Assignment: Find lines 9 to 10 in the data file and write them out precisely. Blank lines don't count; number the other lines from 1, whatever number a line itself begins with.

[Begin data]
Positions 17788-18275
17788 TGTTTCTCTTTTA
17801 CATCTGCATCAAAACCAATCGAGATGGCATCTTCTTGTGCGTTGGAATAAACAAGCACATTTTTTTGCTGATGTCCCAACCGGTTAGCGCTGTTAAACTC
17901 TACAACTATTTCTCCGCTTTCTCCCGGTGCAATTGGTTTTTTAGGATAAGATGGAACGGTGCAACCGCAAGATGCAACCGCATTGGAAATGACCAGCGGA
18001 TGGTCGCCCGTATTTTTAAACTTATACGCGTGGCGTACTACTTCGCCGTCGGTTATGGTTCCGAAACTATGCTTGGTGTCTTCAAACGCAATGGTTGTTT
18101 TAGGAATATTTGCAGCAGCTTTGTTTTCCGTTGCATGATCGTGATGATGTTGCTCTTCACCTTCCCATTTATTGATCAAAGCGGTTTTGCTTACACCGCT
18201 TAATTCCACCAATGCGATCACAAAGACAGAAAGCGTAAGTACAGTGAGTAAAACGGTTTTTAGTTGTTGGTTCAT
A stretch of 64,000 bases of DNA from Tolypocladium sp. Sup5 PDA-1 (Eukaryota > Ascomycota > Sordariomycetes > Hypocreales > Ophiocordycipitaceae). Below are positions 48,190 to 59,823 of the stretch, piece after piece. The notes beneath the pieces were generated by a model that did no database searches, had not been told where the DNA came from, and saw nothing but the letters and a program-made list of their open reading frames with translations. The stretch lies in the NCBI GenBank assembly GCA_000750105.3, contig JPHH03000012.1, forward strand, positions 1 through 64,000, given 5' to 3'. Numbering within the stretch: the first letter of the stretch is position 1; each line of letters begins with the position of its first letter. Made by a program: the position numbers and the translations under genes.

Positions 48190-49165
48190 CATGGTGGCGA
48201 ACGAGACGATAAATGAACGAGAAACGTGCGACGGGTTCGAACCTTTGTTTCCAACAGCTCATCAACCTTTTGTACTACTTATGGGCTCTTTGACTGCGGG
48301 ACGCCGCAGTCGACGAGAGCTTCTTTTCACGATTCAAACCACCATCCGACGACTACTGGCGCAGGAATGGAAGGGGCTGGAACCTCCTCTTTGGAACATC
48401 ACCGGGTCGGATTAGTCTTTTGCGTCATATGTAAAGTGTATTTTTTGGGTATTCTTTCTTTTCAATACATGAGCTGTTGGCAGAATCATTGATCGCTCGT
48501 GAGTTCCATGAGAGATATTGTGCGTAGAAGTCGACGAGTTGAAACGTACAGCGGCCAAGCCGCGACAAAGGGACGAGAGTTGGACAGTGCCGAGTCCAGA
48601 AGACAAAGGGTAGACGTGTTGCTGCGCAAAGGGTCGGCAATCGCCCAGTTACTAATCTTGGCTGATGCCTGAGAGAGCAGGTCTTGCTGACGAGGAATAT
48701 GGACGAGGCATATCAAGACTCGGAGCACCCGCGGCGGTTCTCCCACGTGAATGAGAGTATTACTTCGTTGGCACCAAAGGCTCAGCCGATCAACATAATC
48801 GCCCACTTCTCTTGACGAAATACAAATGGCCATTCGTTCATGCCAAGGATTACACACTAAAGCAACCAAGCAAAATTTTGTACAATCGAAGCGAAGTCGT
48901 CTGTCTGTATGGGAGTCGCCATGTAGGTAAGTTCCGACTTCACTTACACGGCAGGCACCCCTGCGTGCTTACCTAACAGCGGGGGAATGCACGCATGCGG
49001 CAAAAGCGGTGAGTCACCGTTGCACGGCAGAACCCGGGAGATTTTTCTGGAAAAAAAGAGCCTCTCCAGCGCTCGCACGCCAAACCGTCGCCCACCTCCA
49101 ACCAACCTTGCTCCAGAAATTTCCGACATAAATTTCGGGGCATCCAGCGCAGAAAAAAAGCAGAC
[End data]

Positions 48190-49165
48190 CATGGTGGCGA